THE TOKAUT BLOG
Whistleblower helps force Konebada Petroleum Park Authority closure
The Papua New Guinea government has made the wise decision to completely abolish the Konebada Petroleum Park Authority. This comes after a series of whistleblower revelations, investigations by the National Research Institute and PNGi, and concerns raised by other academics and civil servants about the corruption, mismanagement and dubious business dealings within the organisation.
The government decision was endorsed by the National Executive Council (NEC) in its Special Meeting on the Budget on 17 November 2017.
It is now incumbent upon the Minister for Petroleum and Energy, Dr. Fabian Pok, to ensure the NEC decision is fully implemented and to resist the current lobbying by KPPA senior management to have the Authority re-instated.
But, even when the NEC decision has been put into effect, the Authority’s abolition is not the final chapter in this classic story of State resources being captured and abused by a network of senior civil servants and business people. Ample evidence is available to support investigations by the fraud squad, Internal Revenue Commission and Ombudsman Commission into the serious financial irregularities that potentially point to fraud and tax evasion. Only when those investigations have been completed and any allegations tested through the courts can matters be laid to rest.
The Konebada Petroleum Park initiative began in 2005 and was designed to provide an industrial precinct for the downstream processing of petroleum products and other energy projects. As early as 2010, the Public Accounts Committee exposed a range of irregular transactions and governance weaknesses.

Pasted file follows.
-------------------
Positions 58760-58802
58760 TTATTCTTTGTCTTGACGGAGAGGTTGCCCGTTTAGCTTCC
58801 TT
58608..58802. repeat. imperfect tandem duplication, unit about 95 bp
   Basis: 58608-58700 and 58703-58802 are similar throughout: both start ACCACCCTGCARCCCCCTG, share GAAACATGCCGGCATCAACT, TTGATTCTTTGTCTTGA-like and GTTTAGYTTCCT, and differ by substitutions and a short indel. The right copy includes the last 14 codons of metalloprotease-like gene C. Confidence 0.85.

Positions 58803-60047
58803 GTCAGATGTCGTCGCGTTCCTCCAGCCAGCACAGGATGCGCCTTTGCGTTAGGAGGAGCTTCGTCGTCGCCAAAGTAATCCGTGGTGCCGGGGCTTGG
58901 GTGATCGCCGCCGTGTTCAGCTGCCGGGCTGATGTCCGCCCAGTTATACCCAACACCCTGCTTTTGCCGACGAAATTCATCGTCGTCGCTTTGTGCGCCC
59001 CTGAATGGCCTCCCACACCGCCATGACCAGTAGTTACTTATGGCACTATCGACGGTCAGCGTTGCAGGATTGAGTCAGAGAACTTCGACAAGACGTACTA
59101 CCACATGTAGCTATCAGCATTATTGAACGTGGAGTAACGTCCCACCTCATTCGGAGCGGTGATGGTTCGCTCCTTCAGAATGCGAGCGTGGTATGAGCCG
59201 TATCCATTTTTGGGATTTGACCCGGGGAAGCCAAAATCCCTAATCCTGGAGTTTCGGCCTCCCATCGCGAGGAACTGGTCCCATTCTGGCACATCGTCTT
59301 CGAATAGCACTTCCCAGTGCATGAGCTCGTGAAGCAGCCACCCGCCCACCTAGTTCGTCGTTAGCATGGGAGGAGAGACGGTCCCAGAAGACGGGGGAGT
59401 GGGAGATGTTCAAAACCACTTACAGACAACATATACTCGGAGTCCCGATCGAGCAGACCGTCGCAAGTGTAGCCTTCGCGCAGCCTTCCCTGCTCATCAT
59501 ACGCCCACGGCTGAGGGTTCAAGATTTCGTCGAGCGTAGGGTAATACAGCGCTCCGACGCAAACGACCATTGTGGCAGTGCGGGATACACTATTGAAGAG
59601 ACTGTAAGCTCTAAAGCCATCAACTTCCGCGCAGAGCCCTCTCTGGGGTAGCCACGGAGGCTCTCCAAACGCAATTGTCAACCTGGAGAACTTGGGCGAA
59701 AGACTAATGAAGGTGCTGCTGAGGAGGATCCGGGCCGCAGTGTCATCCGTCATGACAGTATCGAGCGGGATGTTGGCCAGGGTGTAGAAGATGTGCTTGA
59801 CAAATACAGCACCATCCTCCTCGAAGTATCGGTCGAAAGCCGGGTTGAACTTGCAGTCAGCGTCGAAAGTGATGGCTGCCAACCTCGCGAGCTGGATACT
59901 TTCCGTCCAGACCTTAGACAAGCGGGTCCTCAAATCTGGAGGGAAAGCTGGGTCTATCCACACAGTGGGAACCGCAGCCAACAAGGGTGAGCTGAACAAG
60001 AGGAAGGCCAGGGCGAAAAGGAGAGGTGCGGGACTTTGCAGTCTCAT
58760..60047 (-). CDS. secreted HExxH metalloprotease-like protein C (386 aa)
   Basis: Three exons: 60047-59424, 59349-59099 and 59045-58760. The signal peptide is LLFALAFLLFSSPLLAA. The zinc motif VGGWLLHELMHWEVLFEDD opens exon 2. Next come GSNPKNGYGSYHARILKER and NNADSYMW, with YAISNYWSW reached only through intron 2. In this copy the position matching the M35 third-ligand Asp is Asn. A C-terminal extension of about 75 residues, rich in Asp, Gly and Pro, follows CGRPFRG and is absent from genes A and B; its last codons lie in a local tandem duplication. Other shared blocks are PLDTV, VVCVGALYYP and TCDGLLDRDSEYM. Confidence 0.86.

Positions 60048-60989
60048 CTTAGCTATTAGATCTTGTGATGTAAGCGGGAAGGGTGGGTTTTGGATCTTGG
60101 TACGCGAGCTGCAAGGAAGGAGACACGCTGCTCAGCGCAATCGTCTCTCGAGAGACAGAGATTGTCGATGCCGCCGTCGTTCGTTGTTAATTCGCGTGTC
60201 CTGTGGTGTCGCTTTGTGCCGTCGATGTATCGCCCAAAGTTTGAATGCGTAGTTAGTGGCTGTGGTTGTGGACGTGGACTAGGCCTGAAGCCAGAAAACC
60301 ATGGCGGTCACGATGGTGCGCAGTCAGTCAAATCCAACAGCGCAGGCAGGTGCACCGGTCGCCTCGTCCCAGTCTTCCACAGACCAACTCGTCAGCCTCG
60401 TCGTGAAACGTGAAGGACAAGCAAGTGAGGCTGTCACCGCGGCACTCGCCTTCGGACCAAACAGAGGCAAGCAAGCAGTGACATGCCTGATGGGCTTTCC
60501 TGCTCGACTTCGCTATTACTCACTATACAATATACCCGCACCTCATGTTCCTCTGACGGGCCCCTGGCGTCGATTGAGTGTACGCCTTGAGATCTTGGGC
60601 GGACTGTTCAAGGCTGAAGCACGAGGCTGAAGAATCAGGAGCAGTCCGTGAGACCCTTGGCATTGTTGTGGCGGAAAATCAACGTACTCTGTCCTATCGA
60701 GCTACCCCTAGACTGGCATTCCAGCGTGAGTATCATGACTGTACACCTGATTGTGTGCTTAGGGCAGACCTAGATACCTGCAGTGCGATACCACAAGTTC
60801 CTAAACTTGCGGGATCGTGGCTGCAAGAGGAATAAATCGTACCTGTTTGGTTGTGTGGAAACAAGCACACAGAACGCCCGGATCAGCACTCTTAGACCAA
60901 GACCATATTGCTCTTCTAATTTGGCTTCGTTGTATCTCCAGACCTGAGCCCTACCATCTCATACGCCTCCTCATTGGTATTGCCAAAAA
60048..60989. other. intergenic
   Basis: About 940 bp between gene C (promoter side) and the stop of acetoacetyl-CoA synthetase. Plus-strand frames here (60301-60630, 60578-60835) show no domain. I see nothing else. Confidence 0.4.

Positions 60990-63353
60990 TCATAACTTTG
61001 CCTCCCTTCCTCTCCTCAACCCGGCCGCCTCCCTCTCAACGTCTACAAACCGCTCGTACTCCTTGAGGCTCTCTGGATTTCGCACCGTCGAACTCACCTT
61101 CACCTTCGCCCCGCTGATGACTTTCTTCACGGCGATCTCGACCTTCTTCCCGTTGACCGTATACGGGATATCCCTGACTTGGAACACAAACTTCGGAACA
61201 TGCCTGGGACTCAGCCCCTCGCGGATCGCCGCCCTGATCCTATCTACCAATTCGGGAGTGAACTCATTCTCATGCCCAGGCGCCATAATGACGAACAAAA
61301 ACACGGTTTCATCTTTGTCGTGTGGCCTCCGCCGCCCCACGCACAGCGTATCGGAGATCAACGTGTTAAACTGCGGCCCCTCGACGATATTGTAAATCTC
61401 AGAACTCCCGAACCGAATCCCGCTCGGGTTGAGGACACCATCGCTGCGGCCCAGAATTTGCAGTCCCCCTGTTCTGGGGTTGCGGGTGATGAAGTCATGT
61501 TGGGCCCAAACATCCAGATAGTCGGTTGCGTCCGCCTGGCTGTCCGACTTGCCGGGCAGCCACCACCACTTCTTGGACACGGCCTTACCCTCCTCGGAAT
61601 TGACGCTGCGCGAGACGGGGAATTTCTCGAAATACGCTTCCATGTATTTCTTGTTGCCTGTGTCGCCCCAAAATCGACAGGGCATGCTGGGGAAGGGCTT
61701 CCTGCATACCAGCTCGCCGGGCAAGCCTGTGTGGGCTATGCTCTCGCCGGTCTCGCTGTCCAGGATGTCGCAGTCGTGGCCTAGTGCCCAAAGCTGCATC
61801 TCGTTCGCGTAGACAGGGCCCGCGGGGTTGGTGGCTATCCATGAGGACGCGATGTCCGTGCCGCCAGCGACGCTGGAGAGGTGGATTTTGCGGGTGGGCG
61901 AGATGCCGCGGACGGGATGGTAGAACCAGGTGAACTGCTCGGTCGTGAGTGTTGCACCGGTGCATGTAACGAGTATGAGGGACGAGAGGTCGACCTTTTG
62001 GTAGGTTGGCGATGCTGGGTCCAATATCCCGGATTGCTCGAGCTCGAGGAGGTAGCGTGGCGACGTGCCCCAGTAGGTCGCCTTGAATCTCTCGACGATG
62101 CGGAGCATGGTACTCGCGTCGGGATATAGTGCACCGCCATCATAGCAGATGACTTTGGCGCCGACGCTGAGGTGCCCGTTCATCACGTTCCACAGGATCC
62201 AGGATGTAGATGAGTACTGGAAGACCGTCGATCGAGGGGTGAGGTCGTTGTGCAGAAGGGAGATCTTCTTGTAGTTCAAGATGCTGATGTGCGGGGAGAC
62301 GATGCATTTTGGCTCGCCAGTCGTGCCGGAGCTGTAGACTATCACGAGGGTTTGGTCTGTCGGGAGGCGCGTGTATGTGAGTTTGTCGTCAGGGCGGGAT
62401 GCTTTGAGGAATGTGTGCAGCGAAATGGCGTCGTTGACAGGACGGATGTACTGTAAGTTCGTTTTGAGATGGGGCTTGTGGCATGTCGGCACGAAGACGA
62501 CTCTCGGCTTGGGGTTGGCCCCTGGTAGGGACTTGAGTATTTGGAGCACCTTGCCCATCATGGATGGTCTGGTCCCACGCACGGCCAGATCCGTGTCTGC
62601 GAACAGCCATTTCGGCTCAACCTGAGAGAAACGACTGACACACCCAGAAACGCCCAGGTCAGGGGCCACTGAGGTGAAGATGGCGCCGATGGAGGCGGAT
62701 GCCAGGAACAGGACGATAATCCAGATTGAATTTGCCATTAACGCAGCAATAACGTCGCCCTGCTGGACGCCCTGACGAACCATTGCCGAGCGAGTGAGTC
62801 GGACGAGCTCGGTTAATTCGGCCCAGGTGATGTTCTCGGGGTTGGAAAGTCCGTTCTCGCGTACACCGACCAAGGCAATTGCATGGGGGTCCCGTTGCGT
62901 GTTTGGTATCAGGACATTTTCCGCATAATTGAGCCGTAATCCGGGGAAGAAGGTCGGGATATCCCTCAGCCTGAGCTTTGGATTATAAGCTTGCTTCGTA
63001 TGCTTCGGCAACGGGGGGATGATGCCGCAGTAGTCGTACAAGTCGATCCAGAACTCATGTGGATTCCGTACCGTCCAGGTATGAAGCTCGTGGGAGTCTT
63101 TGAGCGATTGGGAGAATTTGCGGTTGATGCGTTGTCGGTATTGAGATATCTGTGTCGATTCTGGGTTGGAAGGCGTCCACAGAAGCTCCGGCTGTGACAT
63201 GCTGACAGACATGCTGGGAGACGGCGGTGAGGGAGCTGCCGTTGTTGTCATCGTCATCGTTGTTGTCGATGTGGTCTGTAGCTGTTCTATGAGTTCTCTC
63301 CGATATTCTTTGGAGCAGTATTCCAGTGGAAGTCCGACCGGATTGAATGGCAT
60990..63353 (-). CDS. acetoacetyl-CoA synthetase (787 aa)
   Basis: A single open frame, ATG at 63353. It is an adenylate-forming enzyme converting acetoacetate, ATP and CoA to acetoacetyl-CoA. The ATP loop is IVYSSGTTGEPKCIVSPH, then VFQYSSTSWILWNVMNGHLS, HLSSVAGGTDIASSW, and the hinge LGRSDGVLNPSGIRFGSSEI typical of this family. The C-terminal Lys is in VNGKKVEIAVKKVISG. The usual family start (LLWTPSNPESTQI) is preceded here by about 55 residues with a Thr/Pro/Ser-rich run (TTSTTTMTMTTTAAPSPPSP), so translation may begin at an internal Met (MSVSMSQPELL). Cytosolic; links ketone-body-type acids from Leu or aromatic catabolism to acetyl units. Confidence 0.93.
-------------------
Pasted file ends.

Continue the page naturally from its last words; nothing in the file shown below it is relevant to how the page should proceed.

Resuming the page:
But it was not until 2017 that the Authority became mired in public controversy.
First a National Research Institute report published in early April questioned how the Authority had been granted control over 23,000 hectares of mainly customary land outside Port Moresby.
This NRI report was followed by a more in-depth investigation of the Authority by regular PNGi contributor, Professor Kristian Lasslett.
Lasslett used the public resources and tools available on the PNGi Portal website to expose a range of irregular transactions and governance weaknesses within the KPPA and its connections to foreign businessmen implicated in a number of notable state-corporate scandals.
These reports prompted a series of whistleblower leaks from within the Authority that were sent to a number of regulatory bodies including the Ombudsman Commission and to PNGi.
Those leaks coincided with an inquiry by the Finance Department that led to it trying to take control of the Authority’s finances, something the Authority challenged through the courts. Meanwhile the Department of Lands started its own inquiry into the land deal.
At the same time, PNGi was able to use the leaked information as the basis for further in-depth investigations using the PNGI Portal tools. These investigations led to a series of further reports.
The first exposed the Authority’s extravagant expenditure on hire cars. This was followed by a report exposing mysterious corporate sales and purchases, links to Hong Kong and China, life-long appointments, possible conflicts of interest and potential breach of PNG’s strict citizenship laws.
Finally, PNGi was able to reveal evidence to support a series of serious fraud allegations against the Authorities’ CEO, Donald Valu and draw parallels with an alleged earlier fraud committed by the current Chief Secretary.
All of this adverse publicity, together with the internal efforts of the Department of Finance appear to have taken their toll, and the KPPA should now be consigned to history. But the fraud, tax allegations and other financial irregularities still remain and the appropriate authorities must bring those implicated to justice.